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Optimism appears to be returning to Wall Street following the release of some log-awaited key United States data.
The data – which involved United States banks as well as the country’s unemployment figures – sparked a rally in US stocks.
Investors were pleased that the much touted bank stress tests did not throw up any major surprises. The USD $75 billion required to shore up 10 of the 19 banks that were put to the test appeared to be a figure that the market was expecting. Banking stocks rose significantly as a result.
In addition to the news on banks there was also US jobs data. And despite the fact that the US economy lost 539, 000 jobs in April this was lower than the 600,000 job losses that the market expected.
The markets appeared to like what they heard and the Dow Jones Industrial Average closed at a level of 8574.65 on Friday. This was an increase of 4.4% on the week.
Perhaps it was this newfound positive sentiment – and possible anticipation of things to come – that sparked some newfound interest from one of my own clients in his personal portfolio.
“Have my investments lost money?” the client in question asked.
“Only if you need the money now,” I replied.
As it happens this particular client’s investment portfolio was down by about 30% since he started investing just over 2 years ago. His pension scheme – which he was paying in to monthly – was also down by a similar amount.
“Remember our goals,” I continued. “You are in it for the long term and your investments are for your retirement.”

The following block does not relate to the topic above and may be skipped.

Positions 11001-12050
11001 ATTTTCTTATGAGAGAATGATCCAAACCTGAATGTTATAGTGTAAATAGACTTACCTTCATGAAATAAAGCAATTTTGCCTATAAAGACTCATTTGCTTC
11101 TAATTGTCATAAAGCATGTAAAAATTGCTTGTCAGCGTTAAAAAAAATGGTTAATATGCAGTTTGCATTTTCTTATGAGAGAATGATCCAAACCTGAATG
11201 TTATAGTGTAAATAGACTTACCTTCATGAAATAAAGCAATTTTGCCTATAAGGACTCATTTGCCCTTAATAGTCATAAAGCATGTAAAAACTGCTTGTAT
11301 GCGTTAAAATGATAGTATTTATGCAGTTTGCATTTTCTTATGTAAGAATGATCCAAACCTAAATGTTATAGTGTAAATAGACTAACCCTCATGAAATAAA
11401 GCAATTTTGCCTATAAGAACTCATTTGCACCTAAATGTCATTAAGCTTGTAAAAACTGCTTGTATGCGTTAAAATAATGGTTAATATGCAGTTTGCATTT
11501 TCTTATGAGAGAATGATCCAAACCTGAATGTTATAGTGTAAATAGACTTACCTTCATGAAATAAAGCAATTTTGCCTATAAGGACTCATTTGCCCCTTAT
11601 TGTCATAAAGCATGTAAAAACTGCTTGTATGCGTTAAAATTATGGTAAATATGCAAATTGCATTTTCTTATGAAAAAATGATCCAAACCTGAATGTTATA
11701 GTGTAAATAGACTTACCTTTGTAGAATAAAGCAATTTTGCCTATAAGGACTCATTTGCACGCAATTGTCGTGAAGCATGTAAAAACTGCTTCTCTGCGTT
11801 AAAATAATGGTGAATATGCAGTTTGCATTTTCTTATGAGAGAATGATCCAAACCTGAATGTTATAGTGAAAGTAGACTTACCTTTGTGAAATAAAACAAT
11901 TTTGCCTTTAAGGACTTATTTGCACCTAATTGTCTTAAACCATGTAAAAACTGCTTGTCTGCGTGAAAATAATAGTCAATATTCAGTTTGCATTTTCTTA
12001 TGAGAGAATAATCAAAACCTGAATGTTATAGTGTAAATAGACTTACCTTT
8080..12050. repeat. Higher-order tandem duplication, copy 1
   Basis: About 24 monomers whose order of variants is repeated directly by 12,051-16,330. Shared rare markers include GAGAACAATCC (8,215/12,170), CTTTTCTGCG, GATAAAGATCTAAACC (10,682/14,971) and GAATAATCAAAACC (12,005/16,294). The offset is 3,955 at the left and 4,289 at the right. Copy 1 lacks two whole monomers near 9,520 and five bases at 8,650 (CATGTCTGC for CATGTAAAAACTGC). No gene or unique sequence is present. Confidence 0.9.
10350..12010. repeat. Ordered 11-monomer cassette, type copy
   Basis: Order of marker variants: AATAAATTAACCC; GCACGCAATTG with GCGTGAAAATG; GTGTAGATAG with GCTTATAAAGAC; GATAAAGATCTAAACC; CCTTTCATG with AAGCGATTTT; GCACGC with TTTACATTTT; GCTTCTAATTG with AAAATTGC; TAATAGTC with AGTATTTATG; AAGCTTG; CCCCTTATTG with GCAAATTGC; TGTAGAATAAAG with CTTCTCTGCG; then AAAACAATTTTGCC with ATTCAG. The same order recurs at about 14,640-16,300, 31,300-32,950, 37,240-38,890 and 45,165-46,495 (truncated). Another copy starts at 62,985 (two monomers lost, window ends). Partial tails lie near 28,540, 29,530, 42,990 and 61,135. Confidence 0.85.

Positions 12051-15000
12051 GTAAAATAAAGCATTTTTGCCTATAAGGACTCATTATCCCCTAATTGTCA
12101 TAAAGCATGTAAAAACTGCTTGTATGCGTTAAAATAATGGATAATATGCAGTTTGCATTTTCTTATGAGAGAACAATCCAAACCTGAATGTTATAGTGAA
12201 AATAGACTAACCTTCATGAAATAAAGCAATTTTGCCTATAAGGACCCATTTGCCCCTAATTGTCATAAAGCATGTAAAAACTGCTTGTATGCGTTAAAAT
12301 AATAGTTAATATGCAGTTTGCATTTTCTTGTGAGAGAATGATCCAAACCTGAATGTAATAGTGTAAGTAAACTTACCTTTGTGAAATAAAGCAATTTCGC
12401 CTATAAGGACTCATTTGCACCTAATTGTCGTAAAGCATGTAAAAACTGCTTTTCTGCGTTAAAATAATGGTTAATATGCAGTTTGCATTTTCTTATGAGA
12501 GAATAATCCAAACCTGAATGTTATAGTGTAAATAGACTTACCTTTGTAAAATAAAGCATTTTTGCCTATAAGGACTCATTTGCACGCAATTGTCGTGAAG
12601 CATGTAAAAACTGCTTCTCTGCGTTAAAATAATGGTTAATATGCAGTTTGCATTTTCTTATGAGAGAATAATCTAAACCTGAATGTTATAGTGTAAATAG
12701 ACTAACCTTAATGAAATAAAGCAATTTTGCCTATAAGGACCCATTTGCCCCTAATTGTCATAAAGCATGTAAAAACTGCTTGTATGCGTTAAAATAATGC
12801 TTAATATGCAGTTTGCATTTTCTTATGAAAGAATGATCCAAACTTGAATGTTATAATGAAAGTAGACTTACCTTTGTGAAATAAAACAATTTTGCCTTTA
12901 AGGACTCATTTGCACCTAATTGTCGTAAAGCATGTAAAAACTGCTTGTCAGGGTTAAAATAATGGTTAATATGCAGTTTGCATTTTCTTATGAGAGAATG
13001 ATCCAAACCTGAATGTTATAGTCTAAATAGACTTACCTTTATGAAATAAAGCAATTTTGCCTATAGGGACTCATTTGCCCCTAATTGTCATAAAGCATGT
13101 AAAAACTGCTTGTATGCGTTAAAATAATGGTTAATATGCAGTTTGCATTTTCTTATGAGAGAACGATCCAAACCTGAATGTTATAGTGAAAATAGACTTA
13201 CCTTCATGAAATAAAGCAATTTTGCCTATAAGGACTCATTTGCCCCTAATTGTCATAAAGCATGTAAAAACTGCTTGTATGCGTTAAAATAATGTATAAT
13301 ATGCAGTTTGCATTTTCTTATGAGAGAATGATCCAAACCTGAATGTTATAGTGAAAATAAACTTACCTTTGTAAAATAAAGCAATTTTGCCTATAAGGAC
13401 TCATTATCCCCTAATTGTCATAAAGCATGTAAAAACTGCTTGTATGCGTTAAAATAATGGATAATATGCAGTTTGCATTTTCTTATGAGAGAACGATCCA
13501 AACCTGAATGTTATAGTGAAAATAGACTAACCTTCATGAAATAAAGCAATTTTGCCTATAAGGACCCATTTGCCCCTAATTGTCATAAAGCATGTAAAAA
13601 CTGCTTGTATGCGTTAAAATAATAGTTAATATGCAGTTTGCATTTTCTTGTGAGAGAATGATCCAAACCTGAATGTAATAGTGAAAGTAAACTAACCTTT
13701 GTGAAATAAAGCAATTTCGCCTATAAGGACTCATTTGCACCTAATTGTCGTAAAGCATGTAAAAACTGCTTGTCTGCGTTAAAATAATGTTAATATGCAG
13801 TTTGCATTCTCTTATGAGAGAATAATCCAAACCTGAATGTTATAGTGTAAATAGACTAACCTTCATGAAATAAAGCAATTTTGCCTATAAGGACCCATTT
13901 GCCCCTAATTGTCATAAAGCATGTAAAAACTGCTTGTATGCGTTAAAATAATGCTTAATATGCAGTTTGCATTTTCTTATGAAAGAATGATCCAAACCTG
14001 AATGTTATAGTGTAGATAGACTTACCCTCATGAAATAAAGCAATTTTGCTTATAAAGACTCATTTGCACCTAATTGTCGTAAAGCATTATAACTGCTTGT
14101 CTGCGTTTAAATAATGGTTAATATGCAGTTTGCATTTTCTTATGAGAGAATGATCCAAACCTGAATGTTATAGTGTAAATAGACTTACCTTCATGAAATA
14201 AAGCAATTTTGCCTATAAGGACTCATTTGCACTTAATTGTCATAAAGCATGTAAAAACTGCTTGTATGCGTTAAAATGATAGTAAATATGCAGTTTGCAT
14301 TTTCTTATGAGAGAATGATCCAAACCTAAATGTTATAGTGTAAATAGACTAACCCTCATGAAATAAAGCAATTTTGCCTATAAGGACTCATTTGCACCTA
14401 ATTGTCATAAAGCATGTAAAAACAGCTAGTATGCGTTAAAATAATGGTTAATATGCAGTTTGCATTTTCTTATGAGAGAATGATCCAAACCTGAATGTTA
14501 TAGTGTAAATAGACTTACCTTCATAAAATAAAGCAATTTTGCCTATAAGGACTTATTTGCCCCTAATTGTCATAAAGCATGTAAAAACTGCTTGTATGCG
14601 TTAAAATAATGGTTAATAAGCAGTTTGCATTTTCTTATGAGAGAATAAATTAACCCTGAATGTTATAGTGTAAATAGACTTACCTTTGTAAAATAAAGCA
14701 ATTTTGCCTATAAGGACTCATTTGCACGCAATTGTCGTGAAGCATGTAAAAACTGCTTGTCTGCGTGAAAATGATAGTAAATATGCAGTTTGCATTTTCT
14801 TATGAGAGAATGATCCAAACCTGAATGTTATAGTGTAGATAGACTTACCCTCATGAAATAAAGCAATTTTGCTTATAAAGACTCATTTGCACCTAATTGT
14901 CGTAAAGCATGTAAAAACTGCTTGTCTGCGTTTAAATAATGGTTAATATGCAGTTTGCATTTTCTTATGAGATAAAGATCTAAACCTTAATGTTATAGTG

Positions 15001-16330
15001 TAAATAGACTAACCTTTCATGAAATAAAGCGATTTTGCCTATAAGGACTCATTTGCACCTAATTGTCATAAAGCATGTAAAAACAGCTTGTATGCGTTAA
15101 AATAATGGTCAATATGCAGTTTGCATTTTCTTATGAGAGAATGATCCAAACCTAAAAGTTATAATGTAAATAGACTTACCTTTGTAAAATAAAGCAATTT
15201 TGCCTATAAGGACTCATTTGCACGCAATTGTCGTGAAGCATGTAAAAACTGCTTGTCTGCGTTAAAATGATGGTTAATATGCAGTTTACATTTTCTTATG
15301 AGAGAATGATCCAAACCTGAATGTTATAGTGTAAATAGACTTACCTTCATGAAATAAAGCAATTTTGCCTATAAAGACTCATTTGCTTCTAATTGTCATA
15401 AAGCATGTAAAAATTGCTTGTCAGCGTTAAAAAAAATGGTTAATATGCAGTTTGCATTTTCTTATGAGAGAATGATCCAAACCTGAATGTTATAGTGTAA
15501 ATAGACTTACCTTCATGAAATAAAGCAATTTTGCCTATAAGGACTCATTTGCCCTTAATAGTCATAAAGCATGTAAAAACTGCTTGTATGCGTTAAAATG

The client in question is 45 and he had planned to access his funds and investments at age 60 or 65. He had invested USD $141,000 as a lump sum in a variety of investment funds including an emerging market fund. The worst of his individual lump sum investments was down by 55% while the best performer had declined by 9%.
In addition to his lump sum investments the client is also making regular contributions to a pension scheme. This was also down by about 33% . The scheme is due to mature in 2015.
“What do you think my investments will be worth in 5 or 6 years time?” the client asked.
“In your time horizon I would expect growth to be target or even better due to the severity of the correction and don’t forget unit cost averaging.” I replied. “A lot depends on this much talked about recovery.”
Ahead of an annual meeting of his Berkshire Hathaway investment company recently one of the world’s most respected investors Warren Buffet was reported to have told CNBC that, when it came to the economy, ‘the economic Pearl Harbor’ he had described earlier in the year has passed, but the ‘war isn’t over.’
And it certainly isn’t. One only has to take a look at the United Kingdom’s latest budget which was announced last month to realize the seriousness of the UK economy and the global financial crisis in general.
The UK’s Chancellor of the Exchequer (Finance Minister) Alistair Darling – in unveiling the budget – announced that the UK will borrow a record GBP 175 billion (USD $260 billion) over the next 2 years. Total government debt will double to 79% of GDP by 2013.
Some of the key points of the UK budget was the introduction of a 50% tax rate for those earning more than GBP 150,000 (USD $223,205) per year as well as a freeze on public spending.
The Chancellor also confirmed earlier predictions that the UK economy would shrink by 3.5% this year and would achieve growth of 1.25% next year. Growth would rise to 3.5% in 2011. The government’s economic growth forecasts were greeted with skepticism.
So, what advice did I give my inquisitive client? Well, once again, amidst all this economic uncertainty, I told him to keep up with his monthly contributions which would allow him to buy units at ‘cheap’ rates that he would benefit from when he came to ‘cash-in’ the fund in 2015 or later.
By investing a set amount each month he would be able to take advantage of market fluctuations.
I also told him to avoid cashing in any of his other investments right now to give them a chance to recover – as I am certain they will. It is just a matter of time!
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